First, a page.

OREGON LOOKS TO OCEAN FOR NEW ENERGY
Wave energy, the final frontier – these are the voyages of a whole host of exciting, ambitious ideas, one or more of which will change the way the U.S. gets electricity.
If there is an echo, in that opening sentence, of the William Shatner titles voiceover for the original Star Trek TV show, it is intentional. Wave energy developers are venturing into a virtually undiscovered realm seeking a huge potential energy discovery.
In another way, though, every story these days about hydrokinetic energies (wave, tide and current) is very similar: Testing is on-going, trials are imminent, there are a lot of regulatory hassles and there is opposition from environmentalists and the fisheries industries.
Case in point: Tillamook County in Oregon, seeing the gold rush going on in nearby Coos County, has jumped into the wave energy industry with goggles, wetsuit and flippers.
There are a few real wae eenrgy installations in Europe, none in the U.S. Competition along the east and west coasts is presently hottest to lock down parcels of ocean with powerful waves through pilot project applications. Buoy-style and cylinder-shaped concepts are still competing for superiority.
The West Coast, with a shorter drop off from the continental shelf into deep waters, holds more wave energy capacity potential than the East Coast, where the continental shelf is broad and offshore waters are shallow (ideal for the development of offshore wind installations).
Oregon’s wave energy gold rush began just barely 2 years ago. With small, economically ambitious seaports, coastal transmission networks and accommodating state regulatory policies, Oregon is prime wave energy territory.
Ocean Power Technologies (OPT) has been active in Coos County with a buoy device. Tillamook County, with partner with Pelamis Wave Power, is working on a cylindrical technology.
A Tillamook County fisherman, describing the Pelamis wave energy device: "It looks like a piece of salami with a 16-foot diameter…"
Regulators in the region are struggling to keep up with the developers. The Federal Energy Regulatory Commission (FERC) oversees projects inside a 3-mile line, and the Department of Interior’s Mineral Management Services (MMS) is responsible for projects outside those waters. It makes the permitting process – interesting?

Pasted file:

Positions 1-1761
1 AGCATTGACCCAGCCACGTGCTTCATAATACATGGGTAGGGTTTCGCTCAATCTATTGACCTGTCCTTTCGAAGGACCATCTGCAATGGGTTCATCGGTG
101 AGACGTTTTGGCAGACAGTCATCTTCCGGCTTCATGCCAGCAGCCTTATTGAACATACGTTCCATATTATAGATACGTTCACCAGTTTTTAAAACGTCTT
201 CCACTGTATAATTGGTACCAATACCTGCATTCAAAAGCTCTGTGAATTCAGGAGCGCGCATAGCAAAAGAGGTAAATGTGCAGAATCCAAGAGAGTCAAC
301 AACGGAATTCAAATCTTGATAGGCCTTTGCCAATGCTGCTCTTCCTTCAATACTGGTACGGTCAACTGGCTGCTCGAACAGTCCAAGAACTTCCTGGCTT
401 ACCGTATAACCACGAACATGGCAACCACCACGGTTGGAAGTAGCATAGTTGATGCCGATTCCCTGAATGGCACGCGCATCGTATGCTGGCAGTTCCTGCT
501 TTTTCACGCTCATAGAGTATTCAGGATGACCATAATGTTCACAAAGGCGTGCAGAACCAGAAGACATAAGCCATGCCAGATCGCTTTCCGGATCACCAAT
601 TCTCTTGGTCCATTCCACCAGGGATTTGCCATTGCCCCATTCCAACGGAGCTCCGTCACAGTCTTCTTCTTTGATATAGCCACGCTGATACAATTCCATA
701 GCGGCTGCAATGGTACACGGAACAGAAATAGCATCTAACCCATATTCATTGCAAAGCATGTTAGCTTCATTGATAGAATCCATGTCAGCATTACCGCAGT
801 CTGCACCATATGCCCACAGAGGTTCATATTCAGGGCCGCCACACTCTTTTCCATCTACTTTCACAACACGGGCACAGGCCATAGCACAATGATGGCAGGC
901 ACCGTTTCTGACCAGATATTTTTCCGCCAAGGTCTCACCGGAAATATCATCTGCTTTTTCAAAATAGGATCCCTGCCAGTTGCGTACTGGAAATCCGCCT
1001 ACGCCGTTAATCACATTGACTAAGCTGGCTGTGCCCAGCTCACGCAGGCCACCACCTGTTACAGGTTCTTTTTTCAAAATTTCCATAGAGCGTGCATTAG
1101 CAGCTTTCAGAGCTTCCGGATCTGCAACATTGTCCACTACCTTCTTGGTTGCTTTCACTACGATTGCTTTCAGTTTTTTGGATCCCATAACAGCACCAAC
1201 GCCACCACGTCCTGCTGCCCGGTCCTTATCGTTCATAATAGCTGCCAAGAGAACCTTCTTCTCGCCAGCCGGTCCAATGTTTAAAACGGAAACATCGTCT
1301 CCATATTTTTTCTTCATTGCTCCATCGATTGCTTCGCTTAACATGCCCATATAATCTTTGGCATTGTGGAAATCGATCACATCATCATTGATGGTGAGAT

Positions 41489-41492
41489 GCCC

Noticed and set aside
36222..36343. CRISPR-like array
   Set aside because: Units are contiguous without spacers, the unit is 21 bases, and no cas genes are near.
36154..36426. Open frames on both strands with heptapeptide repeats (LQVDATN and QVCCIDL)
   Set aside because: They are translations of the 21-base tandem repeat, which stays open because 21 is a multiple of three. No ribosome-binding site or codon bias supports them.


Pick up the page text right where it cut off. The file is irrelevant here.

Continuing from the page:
Des McGinnes, business development manager, Pelamis Wave Power: "To use nautical terms, I'd describe the regulatory process as 'confused' and 'changeable…'"
Beyond bureaucratic complexities, confrontation with questions of environmental impact introduces another level of difficulty. There isn’t nearly enough yet known about the impact on marine life and habitat, on fisheries industries or on seabeds and shorelines.
The natural result: Opposition from fisheries industries and environmentalists.
With at least 2 inevitable levels of hoops to jump through (regulatory and environmental), getting into the wave energy game requires time, money and almost inexhaustible patience.
Example: Having sailed through the raging seas of federal and state regulation and completed some successful trial runs, OPT announced earlier this year it wanted to expand a small pilot project into a 200-buoy, 5-mile long project. It got a lot of outrage as a response.
Nick Furman, executive director, Oregon Dungeness Crab Commission: "That's five miles of productive habitat we can't put pots in."
Example: Tillamook County and Columbia Energy, its development partner, got its permits and financing set up. They are planning trial projects at Garibaldi, in the middle of important chinook fisheries, and at Netarts, in prime crabbing grounds. They are trying to prepare the locals. In response, the locals are trying to prepare the wave energy developers.